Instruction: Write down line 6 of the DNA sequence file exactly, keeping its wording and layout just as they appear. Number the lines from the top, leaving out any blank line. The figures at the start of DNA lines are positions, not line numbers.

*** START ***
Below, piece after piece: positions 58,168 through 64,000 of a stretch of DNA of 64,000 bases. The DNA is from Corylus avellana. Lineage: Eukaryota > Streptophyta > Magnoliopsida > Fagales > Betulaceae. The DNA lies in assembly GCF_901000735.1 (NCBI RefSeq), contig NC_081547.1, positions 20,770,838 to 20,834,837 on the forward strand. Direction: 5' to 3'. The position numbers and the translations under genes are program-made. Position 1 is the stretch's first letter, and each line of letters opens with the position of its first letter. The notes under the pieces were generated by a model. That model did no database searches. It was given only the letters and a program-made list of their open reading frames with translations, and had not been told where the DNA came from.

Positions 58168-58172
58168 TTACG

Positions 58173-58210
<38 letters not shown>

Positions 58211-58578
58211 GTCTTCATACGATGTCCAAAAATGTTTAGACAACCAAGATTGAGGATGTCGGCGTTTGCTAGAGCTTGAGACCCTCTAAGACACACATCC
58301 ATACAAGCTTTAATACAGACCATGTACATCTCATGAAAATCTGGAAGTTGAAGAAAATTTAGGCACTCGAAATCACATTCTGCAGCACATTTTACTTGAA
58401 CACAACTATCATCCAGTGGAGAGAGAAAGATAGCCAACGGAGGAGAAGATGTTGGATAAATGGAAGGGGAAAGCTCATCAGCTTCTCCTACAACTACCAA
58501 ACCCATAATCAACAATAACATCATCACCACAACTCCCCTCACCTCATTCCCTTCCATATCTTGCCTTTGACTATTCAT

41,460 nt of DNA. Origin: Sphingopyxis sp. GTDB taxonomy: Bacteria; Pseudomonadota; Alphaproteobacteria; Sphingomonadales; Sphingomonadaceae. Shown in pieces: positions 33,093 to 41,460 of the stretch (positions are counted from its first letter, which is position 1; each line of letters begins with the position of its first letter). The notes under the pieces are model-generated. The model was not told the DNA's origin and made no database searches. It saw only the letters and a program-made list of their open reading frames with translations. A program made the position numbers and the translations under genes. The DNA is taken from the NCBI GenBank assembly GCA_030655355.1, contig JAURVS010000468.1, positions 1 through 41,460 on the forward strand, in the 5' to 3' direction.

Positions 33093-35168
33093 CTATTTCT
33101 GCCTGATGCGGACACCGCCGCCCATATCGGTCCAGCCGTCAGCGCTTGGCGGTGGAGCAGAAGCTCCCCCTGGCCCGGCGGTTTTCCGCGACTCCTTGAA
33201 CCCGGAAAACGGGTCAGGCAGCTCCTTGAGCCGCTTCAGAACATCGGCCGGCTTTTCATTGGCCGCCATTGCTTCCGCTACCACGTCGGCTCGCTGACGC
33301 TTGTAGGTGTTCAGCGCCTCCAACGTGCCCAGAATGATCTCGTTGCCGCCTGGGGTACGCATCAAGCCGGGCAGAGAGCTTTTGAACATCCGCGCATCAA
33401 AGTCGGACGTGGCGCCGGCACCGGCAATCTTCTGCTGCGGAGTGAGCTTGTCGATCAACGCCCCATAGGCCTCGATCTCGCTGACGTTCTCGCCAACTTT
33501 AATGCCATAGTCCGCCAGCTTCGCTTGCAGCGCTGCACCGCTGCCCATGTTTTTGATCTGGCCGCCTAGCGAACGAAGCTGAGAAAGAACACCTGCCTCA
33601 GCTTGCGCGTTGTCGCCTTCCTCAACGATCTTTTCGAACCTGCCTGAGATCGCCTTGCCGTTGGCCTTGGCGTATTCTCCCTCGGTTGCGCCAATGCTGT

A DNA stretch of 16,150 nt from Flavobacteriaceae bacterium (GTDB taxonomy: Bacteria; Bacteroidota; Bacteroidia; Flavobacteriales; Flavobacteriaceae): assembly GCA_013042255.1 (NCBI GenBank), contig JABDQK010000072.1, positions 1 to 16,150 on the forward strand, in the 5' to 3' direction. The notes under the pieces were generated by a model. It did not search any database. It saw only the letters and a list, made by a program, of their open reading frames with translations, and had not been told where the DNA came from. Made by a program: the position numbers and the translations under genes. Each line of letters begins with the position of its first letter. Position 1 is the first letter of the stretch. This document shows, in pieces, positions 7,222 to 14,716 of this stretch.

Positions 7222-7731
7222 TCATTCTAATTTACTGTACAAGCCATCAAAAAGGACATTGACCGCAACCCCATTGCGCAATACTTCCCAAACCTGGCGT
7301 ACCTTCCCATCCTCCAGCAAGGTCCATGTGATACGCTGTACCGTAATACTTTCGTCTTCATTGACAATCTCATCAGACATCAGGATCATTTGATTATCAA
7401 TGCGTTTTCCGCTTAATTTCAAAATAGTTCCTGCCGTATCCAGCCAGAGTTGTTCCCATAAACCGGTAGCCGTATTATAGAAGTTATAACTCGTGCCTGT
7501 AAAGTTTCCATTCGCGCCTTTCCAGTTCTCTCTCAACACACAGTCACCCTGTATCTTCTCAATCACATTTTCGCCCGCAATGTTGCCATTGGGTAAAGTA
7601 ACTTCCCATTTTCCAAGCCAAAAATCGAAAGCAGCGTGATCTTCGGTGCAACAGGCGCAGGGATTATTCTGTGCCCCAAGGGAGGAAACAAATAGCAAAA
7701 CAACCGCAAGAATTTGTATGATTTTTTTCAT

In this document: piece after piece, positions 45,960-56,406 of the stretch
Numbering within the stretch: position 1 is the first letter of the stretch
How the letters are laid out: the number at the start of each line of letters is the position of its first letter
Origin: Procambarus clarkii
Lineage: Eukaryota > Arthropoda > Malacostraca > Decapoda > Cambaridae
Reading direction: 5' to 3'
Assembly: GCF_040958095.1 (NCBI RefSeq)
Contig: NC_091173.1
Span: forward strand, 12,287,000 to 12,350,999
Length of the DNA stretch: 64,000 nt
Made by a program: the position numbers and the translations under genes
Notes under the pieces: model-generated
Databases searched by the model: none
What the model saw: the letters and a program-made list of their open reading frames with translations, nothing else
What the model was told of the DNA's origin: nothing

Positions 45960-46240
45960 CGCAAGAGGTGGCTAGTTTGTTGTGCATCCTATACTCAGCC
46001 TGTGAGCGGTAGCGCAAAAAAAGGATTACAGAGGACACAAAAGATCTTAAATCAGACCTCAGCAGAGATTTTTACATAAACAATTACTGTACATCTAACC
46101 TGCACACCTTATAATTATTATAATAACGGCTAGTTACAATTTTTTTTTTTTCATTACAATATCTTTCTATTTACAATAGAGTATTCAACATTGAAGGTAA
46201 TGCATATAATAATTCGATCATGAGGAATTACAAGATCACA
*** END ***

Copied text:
Positions 58211-58578